The neocons' empire is not about to fall quickly, given their journalistic and financial power. But while the neocons confront a Left that is skeptical of their war policies, an even more determined adversary is pestering them on the right. Respectable conservative critics in Establishment print journals now swing away freely at one or all aspects of their global-democratic, pro-immigration line: e.g., Robert Novak, Paul Craig Roberts, Taki, Charley Reese, Michelle Malkin.
Moreover (and, I must admit, to my surprise) the internet is making it possible for the real Right get round the exclusion engineered by the neocons and their liberal friends. Paleoconservatives as a rule are kept off Fox News and out of the Wall Street Journal. But they swarm night and day on the web, on sites like www.LewRockwell.com and www.Antiwar.com, where they reach hundreds of thousands of readers each month. Paleolibertarians and the rest of the anti-immigration Right do have fundamental differences. But far more important is their agreement on their neocon enemies, whom they blast simultaneously.
Furthermore, the neocon attempt to tar conservative opponents as anti-Semitic may be yielding fewer and fewer dividends. During their campaign for the invasion of Iraq, neocons happily applied the A-word to their opponents on the left as well as on the right. But Jewish liberals, and most conspicuously Richard Cohen and Michael Kinsley, flew into a rage over this practice. Because the neocons' Jewish liberal friends have denounced the tactic, it may be harder to use indiscriminately.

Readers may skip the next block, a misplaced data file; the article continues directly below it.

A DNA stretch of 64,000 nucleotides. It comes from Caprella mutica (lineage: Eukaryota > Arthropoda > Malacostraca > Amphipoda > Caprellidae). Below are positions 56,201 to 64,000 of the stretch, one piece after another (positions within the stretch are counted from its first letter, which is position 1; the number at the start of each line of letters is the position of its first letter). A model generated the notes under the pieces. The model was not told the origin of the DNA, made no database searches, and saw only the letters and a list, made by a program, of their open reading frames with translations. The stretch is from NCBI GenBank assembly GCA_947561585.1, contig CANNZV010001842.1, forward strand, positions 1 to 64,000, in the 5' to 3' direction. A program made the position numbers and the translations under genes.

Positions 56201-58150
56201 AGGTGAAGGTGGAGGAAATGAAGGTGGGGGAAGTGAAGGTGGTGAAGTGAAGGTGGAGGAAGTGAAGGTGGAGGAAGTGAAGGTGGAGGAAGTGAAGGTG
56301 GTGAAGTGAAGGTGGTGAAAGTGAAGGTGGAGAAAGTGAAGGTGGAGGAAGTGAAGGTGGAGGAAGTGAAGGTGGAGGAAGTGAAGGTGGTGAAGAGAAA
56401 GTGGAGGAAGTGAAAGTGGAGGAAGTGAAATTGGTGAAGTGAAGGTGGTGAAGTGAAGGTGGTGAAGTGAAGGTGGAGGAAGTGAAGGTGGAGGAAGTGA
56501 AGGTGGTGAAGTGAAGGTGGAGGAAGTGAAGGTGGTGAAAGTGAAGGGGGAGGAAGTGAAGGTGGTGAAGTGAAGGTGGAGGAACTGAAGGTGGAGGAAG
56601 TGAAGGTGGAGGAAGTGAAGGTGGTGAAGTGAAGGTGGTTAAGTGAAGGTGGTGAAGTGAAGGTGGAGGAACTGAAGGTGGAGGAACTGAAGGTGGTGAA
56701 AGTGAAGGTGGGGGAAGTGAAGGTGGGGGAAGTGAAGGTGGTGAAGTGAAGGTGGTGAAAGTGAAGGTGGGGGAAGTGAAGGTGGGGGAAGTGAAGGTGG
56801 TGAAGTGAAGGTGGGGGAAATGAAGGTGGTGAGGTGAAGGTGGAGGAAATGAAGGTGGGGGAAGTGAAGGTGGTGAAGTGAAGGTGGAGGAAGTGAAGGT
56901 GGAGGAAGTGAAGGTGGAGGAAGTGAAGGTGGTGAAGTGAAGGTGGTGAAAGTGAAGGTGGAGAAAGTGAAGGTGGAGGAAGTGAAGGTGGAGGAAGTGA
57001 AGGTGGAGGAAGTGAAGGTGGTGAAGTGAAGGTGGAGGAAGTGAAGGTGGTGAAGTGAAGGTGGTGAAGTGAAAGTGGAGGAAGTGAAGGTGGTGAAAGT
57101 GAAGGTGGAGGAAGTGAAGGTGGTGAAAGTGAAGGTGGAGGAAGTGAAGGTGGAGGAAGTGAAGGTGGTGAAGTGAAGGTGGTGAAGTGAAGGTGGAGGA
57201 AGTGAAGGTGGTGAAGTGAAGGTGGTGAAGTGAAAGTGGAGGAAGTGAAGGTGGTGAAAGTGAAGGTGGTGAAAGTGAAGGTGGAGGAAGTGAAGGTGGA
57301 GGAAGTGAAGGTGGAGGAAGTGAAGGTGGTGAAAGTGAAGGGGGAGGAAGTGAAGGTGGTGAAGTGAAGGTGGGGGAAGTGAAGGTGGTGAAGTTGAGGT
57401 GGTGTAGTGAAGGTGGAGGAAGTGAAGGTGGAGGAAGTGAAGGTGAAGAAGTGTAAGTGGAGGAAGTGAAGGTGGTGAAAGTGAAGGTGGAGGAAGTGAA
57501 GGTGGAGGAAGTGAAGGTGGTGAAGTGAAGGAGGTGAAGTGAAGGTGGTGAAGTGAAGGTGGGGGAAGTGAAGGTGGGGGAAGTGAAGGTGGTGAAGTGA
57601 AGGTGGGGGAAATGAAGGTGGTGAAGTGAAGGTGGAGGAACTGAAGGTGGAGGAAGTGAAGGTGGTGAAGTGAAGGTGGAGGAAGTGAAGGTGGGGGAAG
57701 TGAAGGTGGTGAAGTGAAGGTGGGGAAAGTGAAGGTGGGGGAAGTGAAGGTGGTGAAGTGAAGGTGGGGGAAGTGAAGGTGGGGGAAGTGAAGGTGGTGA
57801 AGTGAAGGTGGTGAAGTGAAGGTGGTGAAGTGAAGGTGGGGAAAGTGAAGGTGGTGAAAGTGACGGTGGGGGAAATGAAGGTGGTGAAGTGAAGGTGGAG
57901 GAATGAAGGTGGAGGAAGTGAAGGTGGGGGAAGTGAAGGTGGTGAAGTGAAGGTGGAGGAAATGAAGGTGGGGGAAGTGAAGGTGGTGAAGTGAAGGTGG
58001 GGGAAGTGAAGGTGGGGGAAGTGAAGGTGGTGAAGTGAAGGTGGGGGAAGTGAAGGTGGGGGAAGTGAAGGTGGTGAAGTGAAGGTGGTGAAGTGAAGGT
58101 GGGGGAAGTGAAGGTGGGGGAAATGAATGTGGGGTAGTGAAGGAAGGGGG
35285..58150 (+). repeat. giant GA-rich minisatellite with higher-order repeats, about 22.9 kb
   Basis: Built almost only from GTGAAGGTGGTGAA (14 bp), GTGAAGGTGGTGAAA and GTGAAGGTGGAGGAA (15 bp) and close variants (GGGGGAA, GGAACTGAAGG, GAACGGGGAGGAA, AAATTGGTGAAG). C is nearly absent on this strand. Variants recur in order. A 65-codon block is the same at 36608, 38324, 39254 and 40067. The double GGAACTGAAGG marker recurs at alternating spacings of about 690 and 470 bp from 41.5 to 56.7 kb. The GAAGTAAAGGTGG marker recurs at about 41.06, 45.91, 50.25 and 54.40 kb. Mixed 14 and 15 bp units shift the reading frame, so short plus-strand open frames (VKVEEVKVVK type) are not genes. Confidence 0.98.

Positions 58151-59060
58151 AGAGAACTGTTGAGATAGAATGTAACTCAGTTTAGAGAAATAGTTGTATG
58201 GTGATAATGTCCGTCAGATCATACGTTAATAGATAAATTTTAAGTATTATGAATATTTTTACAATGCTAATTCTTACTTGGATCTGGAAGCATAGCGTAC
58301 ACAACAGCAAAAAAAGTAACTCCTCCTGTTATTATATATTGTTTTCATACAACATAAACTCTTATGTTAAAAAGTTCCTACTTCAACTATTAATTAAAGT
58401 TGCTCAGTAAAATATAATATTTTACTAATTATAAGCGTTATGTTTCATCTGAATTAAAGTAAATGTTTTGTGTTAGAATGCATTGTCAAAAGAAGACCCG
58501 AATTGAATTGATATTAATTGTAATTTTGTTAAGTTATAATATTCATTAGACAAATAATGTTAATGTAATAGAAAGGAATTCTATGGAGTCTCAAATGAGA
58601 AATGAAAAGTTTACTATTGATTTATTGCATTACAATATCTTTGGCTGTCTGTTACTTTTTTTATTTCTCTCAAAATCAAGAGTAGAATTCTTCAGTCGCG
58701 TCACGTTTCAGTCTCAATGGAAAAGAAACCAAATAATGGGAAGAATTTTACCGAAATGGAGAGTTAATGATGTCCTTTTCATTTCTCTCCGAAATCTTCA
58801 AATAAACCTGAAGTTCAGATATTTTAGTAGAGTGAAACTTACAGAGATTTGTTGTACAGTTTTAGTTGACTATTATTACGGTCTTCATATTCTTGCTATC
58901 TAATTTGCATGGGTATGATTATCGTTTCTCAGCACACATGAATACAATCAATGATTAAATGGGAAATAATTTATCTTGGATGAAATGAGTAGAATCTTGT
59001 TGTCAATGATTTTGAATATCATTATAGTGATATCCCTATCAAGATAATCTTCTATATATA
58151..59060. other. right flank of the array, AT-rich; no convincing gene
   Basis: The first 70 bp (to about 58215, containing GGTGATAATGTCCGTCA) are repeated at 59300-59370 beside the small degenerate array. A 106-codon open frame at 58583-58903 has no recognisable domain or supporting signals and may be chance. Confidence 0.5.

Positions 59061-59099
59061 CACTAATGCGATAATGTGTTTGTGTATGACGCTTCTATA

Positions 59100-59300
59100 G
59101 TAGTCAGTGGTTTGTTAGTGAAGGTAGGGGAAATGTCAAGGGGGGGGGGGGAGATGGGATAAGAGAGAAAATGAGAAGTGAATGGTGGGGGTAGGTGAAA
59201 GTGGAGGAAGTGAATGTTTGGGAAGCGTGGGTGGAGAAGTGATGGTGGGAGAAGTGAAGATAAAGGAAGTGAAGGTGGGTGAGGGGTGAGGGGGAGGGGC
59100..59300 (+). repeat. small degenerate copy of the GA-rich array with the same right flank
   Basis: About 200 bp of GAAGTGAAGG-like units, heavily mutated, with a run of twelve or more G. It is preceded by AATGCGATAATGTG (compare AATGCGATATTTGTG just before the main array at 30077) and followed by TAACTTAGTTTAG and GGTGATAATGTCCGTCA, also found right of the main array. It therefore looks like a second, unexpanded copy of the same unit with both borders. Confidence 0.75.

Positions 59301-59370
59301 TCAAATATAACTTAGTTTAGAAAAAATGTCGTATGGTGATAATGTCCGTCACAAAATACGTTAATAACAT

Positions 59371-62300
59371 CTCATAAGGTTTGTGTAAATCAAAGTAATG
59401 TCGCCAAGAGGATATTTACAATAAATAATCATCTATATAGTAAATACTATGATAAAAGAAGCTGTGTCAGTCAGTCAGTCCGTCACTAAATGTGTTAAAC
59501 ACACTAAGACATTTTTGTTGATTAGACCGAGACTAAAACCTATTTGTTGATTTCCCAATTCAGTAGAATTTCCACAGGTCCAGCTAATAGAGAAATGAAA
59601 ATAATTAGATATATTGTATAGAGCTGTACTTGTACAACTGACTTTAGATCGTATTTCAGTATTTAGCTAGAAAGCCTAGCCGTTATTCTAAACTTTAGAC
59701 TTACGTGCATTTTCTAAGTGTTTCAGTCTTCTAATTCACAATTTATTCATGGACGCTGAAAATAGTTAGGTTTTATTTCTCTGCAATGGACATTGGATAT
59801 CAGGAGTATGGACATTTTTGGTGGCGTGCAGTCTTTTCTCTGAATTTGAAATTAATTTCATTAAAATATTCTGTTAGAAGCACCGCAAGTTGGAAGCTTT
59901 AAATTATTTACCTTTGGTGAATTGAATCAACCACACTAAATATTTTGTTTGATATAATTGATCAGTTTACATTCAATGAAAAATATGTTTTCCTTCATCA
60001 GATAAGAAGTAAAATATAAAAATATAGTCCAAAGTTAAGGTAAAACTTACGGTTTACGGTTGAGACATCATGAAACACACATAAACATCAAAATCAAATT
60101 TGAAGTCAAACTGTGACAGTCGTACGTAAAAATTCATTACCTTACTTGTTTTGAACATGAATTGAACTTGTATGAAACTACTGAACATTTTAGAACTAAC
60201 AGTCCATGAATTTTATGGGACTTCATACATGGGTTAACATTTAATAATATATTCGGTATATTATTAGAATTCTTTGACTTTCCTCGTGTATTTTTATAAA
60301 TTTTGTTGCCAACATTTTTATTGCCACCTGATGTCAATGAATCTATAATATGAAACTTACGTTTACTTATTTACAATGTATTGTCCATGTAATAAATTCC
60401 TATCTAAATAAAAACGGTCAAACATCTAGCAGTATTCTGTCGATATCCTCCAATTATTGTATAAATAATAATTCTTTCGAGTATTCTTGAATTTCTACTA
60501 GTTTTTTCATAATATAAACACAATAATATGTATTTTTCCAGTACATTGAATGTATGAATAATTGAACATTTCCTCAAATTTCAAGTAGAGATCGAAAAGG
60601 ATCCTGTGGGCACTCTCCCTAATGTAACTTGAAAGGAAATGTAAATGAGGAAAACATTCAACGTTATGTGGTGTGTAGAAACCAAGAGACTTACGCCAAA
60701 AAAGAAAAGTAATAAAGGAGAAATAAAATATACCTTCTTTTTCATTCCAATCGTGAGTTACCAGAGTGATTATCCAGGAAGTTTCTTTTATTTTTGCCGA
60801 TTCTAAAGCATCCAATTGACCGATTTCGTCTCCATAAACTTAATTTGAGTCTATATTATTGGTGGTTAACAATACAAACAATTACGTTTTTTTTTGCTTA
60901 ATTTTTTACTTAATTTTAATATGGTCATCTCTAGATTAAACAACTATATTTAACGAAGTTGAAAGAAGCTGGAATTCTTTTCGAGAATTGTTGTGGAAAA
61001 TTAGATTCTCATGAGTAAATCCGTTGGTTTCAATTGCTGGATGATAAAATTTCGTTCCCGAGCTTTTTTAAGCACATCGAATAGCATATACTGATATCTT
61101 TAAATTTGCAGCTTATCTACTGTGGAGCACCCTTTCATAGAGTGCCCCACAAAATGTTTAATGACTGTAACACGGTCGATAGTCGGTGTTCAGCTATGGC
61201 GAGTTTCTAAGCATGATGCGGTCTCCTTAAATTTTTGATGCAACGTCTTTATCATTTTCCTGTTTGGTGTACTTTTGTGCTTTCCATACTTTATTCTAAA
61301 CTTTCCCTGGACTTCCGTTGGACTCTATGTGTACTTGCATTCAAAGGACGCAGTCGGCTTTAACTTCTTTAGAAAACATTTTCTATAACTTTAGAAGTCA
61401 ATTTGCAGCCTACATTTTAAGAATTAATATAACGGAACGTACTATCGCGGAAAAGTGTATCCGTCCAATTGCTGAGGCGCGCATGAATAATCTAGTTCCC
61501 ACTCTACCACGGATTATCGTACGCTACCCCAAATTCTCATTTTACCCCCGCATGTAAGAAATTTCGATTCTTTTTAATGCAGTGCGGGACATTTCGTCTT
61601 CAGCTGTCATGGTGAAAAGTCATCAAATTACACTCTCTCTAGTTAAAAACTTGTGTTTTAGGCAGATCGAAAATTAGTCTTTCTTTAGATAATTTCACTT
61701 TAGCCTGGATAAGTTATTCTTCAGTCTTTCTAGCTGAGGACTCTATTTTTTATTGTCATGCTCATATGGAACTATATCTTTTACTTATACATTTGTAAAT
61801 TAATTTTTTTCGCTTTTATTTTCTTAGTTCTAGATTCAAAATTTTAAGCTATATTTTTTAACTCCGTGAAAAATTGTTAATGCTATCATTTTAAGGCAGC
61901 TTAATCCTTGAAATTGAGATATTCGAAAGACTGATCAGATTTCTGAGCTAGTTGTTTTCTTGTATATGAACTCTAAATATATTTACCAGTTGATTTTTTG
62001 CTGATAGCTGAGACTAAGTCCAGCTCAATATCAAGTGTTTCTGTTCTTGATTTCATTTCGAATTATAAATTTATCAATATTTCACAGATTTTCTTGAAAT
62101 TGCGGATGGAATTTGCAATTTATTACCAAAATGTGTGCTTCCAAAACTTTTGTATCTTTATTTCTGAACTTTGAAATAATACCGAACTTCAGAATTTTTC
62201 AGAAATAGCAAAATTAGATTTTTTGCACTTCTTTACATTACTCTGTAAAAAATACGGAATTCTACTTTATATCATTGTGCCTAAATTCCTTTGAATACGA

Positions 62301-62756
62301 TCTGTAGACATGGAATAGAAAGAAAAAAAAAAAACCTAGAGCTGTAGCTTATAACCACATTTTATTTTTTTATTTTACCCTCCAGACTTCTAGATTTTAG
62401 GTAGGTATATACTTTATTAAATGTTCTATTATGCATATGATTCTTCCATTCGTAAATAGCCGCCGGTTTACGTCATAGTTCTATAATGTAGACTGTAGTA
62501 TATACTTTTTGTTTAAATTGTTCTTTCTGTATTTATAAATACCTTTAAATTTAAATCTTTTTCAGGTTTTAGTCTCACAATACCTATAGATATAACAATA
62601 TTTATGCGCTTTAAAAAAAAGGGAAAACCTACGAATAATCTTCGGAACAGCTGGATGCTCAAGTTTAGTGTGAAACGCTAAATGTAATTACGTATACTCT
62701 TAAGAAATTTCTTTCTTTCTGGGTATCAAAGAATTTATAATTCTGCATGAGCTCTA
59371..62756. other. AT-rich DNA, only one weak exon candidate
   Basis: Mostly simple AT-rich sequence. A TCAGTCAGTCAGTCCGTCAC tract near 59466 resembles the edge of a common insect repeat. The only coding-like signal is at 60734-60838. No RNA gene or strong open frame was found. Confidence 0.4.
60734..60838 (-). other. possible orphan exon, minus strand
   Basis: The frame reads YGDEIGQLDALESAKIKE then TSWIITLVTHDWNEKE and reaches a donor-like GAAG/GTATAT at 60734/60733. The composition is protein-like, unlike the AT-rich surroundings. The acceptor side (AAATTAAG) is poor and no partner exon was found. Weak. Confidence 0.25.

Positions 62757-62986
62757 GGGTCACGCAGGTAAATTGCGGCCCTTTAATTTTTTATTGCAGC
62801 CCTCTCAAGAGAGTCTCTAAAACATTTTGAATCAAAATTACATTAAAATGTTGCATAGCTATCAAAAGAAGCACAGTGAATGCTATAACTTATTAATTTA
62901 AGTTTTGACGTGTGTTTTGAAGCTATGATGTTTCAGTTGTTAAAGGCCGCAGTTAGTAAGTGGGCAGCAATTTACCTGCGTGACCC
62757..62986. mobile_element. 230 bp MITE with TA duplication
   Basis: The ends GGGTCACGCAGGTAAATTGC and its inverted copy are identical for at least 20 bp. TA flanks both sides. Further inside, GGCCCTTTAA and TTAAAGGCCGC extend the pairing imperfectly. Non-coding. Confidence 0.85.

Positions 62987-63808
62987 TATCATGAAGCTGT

Finally it would seem that the neocons, who were never traditional conservatives to start with, have let go of conservative social and political issues in order to gain support for their foreign policy. (See my forthcoming article "The Neoconservative Sixties" in the next - mid-October - issue of The American Conservative.)
Inevitably, this will weaken their grip on the conservative coalition.
Particularly on gay rights, NR Online and the New York Post have recently shown breathtaking flexibility (if that's the word). Larry Auster on his website recently noted that the latest symposium on affirmative action in Commentary suggests that the neocons may be caving here as well. In contrast, the failure of paleos to rally to neocon Middle Eastern policies has earned them condemnation as "conservative no more" and "extremists"—despite their unfailingly conservative views on other domestic issues. But such blatantly perverse litmus tests of who is a "conservative" will likely prove unsustainable—and all the more rapidly if the neocons do not carry the day in Iraq.
What may happen, if I read the tea leaves correctly: neocons will attempt a slight feint to the right, a process that may already have begun. Thus Front Page, a neocon website that is relatively interesting in contrast to NROnline, now features essays that are critical of immigration. Rich Lowry, the painfully-scripted editor of National Review, has also been raising critical questions about immigration. So far, apparently, Norm and Midge have not asked for his head. At this point the neocon mandarins seem willing to tolerate and occasionally sponsor those who, like Robert Locke, are immigration critics and traditional conservatives—but who fully accept neocon positions on the Middle East.